A Whale Inside A Whale, That Was Eaten By A Shark, Discovered In Egypt

It's like a prehistoric turducken, but on a colossal scale: Scientists in Egypt have discovered the remains of a 40 million-year-old whale with another whale inside it, and researchers believe the two were then eaten by sharks.

The smaller whale found inside the fossils of the 60-foot-long basilosaurus may have been a fetus. However, basilosaurus had some pretty unusual dining habits. Like today's orcas, this fierce and ancient predator was known to eat other whales, so the whale inside might not have been a fetus so much as a meal. National Geographic reports that basilosaurus had such powerful jaws that it could crush the skull of any whale unlucky enough to get near its mouth.

The fossils were found at Wadi al-Hitan, a UNESCO World Heritage site also known as "Whale Valley" located in the desert to the southwest of Cairo.

Environment Minister Khaled Fahmy said the fossils include the smallest vertebras of the tail, making it the only complete basilosaurus skeleton in the world, per the Cairo Post.

The ministry released a series of images of the fossils on Facebook:

The latest discovery in Egypt shows that the 60-foot-long whale had eaten crabs and sawfish along with possibly that other whale, the Cairo Post reported. Since shark teeth where found around the whale, scientists believe it was eventually eaten by sharks, probably after it died.

Basilosaurus was thought to have been a marine reptile when first discovered by naturalist Richard Harlan in the 1830s, according to Drexel University. As a result, he gave it the name, which means "ruling lizard."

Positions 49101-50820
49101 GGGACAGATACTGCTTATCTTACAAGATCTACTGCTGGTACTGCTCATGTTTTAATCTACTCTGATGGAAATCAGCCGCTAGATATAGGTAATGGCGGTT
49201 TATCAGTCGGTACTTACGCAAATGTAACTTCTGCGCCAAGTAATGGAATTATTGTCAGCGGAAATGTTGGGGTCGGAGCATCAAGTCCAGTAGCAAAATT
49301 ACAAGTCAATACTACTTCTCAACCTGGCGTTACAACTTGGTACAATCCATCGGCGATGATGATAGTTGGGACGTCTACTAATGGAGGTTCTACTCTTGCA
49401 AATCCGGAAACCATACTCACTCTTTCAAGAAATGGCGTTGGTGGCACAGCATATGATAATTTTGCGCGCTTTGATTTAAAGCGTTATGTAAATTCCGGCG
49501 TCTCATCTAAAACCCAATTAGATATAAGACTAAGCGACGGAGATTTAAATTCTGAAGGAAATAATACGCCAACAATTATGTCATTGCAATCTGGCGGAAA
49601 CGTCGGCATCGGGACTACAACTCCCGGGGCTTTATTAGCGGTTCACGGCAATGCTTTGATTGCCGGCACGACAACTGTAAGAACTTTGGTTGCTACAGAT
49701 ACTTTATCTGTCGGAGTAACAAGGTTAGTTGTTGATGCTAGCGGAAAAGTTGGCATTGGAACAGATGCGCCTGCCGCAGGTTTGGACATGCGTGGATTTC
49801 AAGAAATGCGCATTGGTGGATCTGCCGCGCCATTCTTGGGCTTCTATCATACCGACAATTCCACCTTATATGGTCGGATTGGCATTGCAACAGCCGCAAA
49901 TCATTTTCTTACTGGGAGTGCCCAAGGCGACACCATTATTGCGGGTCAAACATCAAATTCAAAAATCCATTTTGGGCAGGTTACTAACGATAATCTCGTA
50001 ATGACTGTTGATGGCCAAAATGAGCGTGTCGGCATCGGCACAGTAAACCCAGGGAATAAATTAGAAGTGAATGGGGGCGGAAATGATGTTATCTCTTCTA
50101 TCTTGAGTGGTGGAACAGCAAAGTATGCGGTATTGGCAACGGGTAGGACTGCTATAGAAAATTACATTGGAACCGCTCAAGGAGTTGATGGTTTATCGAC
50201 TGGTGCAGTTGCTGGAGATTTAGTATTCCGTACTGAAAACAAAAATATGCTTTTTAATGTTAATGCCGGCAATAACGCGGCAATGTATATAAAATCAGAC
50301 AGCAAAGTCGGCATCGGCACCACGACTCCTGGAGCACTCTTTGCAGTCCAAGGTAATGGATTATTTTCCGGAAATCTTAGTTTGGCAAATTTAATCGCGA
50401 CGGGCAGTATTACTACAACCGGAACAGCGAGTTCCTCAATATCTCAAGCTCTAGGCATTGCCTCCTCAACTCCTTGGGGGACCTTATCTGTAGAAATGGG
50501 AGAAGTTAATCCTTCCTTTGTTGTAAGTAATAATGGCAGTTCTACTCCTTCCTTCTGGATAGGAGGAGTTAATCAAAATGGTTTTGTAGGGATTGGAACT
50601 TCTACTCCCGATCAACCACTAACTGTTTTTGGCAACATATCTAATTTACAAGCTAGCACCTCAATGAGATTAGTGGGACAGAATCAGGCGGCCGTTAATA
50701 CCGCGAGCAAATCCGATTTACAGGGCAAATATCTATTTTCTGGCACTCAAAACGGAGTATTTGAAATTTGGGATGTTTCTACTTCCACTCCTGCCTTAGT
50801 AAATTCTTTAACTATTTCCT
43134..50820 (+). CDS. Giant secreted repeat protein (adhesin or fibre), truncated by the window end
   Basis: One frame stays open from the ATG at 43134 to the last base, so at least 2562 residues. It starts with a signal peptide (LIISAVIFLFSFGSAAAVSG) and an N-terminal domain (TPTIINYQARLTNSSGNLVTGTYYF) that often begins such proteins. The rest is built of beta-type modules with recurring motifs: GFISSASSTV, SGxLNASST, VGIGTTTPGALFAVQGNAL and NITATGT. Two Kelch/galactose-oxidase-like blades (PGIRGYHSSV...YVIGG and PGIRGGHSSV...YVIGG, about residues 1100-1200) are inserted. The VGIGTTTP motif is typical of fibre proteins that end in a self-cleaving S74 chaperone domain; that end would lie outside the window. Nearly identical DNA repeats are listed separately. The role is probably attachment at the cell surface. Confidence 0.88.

Only later did scientists realize it was a marine mammal; by then, basilosaurus was stuck with the name.

The fossilized remains of at least 10 whales have been found at Whale Valley since it was first discovered in 1902. UNESCO says Whale Valley contains the remains of the long-extinct suborder of whales known as Archaeoceti, which show the evolution of the whale from a land-based animal into an ocean-going mammal:

"This is the most important site in the world for the demonstration of this stage of evolution. It portrays vividly the form and life of these whales during their transition. The number, concentration and quality of such fossils here is unique, as is their accessibility and setting in an attractive and protected landscape. The fossils of Al-Hitan show the youngest archaeocetes, in the last stages of losing their hind limbs. Other fossil material in the site makes it possible to reconstruct the surrounding environmental and ecological conditions of the time."

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